defending Albocacer on the south.
Slovaks Demnand
Czech Autonomy
PRAHA, Czechoslovakia, June 3.----
(M)-The Slovak Catholic People's
Party tonight presented fresh wor-
ries to the Czechoslovak government
by adding its autonomy demands to
those of Konrad Henlein's Sudeten
Germans.t
The Slovaks, at a party meeting in
Pressburg, said their program called
for a Slovak legislative body in addi-
tion to the general Czechoslovak
parliament at Praha, the transfer of'
a part of the state executive power
to a Slovak government and the cre-
ation of a Supreme Court of Justice
in Czechoslovakia,

Hull Appeals To Nation

ie ,

To

Back U. S. In Move

To Cement World Peace

Haber Speaks
At Delinquency
Meet In Union
Dr. Lowell Carr Elected
Secretary Of Council,
Herbert Orr President
Economic factors are in a large
measure responsible for and may be
correlated with juvenile delinquency,
Dr. .William IHaber of the economics
department told a gathering of near-
ly 200 social workers, teachers, jour-
nalists and clergymen from all parts
of the state at the luncheon of the
second annual Delinquency Preven-
tion Conference, held yesterday at
the Union.
Dr. Lowell J. Carr of the sociology
department was elected secretary of
the Michigan Delinquency Prevention
Council of 100, who sponsored the
conference, at the business meeting of
the Council held last night. Former
State Senator Herbert P. Orr of Caro
was elected president, to -succeed E.
S. Guckert, who was appointed to the
executive committee of the council
with Lee A White, public relations
director of the Detroit News, and
Robert Cook, Saginaw attorney. Mrs.
O. R. Keyworth, president of the
Michigan State Federation of Wom-
en's Clubs, was elected vice-president
of the Council, and Carl Zeisler, ed-
itor of the Monroe News, treasurer.
New Constitution Drawn
A new constitution, providing that
the Council do more to stimulate in-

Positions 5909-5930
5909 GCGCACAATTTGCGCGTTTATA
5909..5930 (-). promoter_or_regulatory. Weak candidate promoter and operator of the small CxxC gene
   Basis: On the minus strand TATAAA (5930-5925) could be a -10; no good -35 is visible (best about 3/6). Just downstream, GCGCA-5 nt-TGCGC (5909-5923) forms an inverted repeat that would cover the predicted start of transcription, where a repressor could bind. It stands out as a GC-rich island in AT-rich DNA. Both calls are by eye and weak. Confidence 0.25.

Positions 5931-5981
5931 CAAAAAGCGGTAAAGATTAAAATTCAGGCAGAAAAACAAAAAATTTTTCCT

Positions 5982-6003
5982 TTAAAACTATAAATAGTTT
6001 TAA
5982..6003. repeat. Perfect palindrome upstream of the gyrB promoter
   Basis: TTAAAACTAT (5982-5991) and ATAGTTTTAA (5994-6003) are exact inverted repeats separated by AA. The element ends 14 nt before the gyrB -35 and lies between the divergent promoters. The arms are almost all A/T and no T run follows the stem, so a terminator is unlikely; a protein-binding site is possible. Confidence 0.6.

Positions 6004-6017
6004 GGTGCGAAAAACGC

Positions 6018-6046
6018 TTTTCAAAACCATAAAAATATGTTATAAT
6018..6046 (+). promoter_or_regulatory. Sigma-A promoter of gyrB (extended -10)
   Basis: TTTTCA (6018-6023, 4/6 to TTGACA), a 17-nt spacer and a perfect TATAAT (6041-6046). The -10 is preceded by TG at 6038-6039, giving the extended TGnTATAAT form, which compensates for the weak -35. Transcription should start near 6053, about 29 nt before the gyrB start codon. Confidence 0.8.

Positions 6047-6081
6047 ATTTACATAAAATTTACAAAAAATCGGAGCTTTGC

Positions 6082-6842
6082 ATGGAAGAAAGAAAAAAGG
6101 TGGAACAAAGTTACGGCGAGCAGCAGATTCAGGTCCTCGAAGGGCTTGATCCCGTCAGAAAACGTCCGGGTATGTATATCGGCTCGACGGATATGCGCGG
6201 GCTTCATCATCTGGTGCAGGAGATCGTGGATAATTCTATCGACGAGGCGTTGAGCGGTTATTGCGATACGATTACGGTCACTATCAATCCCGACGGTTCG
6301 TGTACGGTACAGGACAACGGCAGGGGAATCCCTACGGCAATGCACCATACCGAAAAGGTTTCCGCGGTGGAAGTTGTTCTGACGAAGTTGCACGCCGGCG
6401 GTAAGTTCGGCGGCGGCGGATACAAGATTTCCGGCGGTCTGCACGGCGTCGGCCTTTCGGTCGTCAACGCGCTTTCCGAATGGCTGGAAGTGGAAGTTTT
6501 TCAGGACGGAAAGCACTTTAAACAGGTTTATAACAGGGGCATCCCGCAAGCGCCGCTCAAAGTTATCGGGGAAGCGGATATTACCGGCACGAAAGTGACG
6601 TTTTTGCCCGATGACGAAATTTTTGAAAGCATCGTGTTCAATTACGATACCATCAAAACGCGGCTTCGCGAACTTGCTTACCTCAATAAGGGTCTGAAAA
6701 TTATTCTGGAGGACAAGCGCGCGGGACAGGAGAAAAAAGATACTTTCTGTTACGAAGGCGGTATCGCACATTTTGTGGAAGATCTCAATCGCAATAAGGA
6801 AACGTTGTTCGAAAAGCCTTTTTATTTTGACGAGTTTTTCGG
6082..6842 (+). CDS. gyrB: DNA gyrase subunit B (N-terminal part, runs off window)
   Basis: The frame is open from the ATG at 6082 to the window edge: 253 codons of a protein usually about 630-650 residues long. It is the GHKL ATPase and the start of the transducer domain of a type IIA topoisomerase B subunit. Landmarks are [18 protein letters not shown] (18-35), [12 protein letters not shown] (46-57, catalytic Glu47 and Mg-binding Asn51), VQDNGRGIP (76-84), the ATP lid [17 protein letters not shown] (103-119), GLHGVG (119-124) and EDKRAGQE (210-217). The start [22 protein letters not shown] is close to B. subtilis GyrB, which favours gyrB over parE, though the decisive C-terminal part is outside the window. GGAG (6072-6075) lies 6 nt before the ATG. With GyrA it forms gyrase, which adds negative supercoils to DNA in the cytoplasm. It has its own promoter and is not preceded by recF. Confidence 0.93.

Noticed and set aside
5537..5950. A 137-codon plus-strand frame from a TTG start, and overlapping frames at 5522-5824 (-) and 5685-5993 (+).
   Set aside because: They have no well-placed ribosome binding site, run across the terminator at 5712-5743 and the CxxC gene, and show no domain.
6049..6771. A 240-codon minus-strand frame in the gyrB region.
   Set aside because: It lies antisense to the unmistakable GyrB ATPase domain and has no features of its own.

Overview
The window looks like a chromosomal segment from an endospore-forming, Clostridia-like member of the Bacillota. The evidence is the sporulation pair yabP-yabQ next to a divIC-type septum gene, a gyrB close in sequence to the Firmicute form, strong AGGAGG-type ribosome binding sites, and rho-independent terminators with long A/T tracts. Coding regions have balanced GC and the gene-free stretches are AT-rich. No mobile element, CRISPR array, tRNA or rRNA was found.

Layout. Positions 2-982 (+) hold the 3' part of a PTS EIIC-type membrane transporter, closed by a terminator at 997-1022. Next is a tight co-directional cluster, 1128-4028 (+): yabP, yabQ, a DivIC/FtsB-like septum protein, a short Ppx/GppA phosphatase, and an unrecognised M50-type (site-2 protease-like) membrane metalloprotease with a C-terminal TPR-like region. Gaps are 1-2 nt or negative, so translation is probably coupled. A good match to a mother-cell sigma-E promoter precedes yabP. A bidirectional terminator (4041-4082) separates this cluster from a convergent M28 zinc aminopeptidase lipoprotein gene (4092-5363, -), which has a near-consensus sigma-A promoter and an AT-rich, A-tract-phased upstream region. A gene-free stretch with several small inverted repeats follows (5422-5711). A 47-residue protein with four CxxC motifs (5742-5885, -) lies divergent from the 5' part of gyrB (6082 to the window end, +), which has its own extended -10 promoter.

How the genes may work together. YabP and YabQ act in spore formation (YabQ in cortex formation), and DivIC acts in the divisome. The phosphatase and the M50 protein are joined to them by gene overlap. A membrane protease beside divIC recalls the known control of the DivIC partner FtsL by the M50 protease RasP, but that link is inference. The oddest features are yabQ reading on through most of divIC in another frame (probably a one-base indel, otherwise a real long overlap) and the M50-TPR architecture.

terest and activity. in the field of
juvenile delinquency, was adopted in
the business meeting.
Plans were approved in the .dinner
meeting for a regional conference
to be held in the Upper Peninsula
in September.
The conference met in the main
ballroom at 10 a.m. yesterday to hear
a welcome by President Ruthven and
Speaker who included Lee A White,
and Charles Chute of New York, ex-
ecutive director of the National Pro-
bation Association. Representatives
of Branch, Oakland, Muskegon and
Monroe counties presented reports
on organization for delinquency pre-
vention in their own communities.
Divided Into Groups
The conference divided into four
discussion groups in the afternoon to
hear such speakers as Drs. Willard C.
Olson and E. W. Blakeman of the
University; Eleanore Hutzel, chief of
the Women's Division and Inspectors
William Johnson and Walter Ger-
main of the Juvenile Division of the
Detroit Police Department; Chief M.
J. Max of the Michigan Central
Railroad Police; Rev. Fr. Frederic
Siedenburg, Executive Dean of the
University of Detroit; Floyd Starr,
president of the Starr Commonwealth
for Boys at Albion; and Hon. D. J.
Healy, Jr., Judge of Probate, of De-
troit.
The conference reconvened in the
main ballroom at 4 p.m. to hear Fred
Johnson,'State Superintendent of the
Michigan Children's Aid Society, who
summarized the work of the after-
(Continued qn Page 6

Students Are
To Donate,

Reminded
Textbooks

The Daily wishes to remind stu-
dents of their opportunity to do-
nate textbooks to the student text
book lending library during the
remainder of the examination pe-
riod. The books may be left at
any branch unit .of the University
library service.
The text book library is for the
use of students unable to afford
to purchase books at the prevail-
ing, prices.. Care will be taken by
the faculty committee in charge of.
the plan that only deserving stu-
dents are permitted the facilities